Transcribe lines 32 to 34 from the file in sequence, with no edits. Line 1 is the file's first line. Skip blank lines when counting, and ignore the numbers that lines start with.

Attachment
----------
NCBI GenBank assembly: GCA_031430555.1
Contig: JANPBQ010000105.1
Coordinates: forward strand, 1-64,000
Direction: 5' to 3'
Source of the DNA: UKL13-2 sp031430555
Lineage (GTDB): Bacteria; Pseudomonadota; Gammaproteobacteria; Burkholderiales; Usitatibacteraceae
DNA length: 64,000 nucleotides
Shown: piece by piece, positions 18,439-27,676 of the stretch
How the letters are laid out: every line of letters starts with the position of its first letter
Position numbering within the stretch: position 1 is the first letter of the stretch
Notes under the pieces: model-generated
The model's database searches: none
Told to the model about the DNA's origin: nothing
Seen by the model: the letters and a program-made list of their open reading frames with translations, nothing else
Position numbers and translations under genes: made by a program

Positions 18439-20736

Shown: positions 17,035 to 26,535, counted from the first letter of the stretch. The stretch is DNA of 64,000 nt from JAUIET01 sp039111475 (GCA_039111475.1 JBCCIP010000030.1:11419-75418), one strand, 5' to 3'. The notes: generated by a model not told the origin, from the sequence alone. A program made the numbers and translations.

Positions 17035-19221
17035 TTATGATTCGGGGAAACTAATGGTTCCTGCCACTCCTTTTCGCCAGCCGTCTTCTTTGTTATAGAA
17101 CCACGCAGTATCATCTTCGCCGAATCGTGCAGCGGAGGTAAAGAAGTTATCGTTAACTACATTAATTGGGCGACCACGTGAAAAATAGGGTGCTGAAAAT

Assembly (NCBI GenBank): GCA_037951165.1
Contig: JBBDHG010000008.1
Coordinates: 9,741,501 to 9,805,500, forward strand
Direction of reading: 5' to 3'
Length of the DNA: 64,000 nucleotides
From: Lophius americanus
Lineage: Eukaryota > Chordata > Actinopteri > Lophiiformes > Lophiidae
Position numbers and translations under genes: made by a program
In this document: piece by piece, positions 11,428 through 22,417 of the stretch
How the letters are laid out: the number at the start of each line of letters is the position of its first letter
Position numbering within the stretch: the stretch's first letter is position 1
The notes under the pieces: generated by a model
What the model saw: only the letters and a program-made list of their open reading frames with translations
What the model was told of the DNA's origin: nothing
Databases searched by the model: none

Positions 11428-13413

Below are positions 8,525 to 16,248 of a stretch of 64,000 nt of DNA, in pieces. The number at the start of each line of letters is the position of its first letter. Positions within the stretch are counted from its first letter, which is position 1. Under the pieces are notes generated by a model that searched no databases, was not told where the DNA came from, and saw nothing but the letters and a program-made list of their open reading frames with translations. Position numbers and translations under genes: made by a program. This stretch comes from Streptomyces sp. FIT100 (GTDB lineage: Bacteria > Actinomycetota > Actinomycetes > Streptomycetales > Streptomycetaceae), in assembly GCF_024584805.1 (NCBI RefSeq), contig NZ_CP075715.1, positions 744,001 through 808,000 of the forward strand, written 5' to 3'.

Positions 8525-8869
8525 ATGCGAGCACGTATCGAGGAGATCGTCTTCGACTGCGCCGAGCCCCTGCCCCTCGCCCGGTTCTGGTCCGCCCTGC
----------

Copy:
The notes under the pieces: generated by a model
What the model saw: only the letters and a program-made list of their open reading frames with translations
What the model was told of the DNA's origin: nothing